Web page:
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Remicade Miracle
from Linda D.

It’s been nearly 16 months since I started Remicade.  Truly a miracle.  Due to work demands, I went 12 weeks instead of 8 between the last two infusions and that was a mistake where the psoriatic arthritis and uveitis are concerned.  Of course, I developed lesions, a dozen or so on my legs and stomach.  And I had back problems for the first time in 1 year.  And the “floaters” and eye inflammation increased to the point of noticeably affecting my vision.  (The visual effects of psoriatic arthritis are very frightening.  Uveitis can lead to blindness.)

You live and you learn.  One day I have got to look into the American's With Disabilities Act in with regard to psoriasis and psoriatic arthritis.  –Linda D.

*****

Ed’s Response:  (Linda’s Backstory with Remicade and Raptiva makes for interesting reading.  Search on “Linda D.” — with quotes — on the homepage here.)

Linda, here is a good “first stop” on your road to penetrating the Americans with Disabilities Act (I believe this is the government’s official site wherein the Act is reproduced in whole as a web site):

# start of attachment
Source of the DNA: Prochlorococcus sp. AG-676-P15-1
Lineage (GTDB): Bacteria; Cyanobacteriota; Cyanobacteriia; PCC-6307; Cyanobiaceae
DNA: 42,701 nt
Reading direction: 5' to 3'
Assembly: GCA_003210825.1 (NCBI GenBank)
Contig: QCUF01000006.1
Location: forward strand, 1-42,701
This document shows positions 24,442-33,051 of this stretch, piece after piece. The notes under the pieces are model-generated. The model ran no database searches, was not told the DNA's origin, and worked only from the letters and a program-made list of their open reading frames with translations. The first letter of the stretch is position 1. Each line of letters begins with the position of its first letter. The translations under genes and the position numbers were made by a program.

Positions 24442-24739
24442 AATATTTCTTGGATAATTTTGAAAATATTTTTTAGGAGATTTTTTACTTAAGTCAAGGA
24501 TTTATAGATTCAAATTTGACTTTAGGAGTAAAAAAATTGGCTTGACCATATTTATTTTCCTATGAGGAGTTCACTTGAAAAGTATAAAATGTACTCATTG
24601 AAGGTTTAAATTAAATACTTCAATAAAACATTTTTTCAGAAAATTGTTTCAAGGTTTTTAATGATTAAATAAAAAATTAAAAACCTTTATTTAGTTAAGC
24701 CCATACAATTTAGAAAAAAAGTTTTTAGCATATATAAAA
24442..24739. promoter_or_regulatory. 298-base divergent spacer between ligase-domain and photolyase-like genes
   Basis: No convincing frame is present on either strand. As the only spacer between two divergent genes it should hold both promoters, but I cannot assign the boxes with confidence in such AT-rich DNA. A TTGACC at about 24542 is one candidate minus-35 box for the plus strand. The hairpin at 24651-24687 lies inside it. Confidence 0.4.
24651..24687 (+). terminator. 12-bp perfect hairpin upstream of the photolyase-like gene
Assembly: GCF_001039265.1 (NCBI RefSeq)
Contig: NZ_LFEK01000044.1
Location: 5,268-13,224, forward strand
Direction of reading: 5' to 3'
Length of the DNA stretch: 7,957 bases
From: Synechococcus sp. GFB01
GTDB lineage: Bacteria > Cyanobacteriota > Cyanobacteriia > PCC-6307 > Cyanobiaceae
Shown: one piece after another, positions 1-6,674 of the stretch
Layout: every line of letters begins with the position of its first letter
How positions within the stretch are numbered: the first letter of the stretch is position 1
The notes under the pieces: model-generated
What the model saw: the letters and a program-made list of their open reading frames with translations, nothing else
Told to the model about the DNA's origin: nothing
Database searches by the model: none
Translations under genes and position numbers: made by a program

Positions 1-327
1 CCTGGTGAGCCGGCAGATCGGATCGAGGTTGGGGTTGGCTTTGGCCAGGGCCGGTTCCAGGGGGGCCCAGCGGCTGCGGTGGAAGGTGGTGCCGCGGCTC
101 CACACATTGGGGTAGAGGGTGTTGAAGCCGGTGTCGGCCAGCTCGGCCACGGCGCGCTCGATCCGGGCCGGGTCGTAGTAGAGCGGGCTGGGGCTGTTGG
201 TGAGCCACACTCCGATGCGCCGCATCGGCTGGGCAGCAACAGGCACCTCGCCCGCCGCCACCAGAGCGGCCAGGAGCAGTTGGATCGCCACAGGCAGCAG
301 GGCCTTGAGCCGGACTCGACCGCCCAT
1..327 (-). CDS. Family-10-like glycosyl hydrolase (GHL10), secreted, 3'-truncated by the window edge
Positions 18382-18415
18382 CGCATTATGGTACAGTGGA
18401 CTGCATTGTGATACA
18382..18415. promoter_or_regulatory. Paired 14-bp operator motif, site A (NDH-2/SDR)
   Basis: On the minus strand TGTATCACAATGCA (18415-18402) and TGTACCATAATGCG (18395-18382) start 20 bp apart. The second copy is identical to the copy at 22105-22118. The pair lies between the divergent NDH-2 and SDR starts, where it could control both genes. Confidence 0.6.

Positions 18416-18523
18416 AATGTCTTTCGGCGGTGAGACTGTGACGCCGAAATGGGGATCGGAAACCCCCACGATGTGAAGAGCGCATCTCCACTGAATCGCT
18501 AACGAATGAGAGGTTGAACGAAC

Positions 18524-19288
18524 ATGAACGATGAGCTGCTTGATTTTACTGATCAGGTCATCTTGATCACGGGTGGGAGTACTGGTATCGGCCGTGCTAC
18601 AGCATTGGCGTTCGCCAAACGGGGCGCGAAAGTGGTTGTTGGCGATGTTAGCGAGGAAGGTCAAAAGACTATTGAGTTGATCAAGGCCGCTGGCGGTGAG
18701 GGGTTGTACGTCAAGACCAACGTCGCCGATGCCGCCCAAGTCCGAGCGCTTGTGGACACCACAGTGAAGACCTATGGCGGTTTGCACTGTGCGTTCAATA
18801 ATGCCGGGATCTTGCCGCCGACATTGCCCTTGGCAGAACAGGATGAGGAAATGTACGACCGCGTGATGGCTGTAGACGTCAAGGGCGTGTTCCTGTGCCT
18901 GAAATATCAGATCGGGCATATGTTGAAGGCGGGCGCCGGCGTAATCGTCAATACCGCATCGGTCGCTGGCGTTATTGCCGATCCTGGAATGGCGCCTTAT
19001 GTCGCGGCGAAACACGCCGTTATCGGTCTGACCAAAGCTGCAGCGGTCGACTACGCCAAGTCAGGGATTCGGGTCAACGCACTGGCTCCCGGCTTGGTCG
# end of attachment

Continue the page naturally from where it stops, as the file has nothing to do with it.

http://www.usdoj.gov/crt/ada/cguide.htm#anchor62335

Remicade and Enbrel are related anti-TNF drugs, which is a new order of so-called biologic drugs that target certain aspects of the human immune response on a molecular level.  Presumably, this very specific targeting reduces unwanted side-effects that are common with well-known systemics like methotrexate and cyclosporine.  Not all news about the anti-TNF drugs is good news.  Here’s some reading on the scary side:  The Good and Bad About Arthritis Breakthroughs:  Side Effects of New Drugs May Be Too Much for Some.

My admittedly nave assessment of all this is that Remicade and Enbrel have a low likelihood of side-effects (mostly infection-related). This contrasts with the relatively high likelihood of side-effects with the more traditional drugs methotrexate and cyclosporine.  Like everything else, it’s caveat emptor.  –Ed

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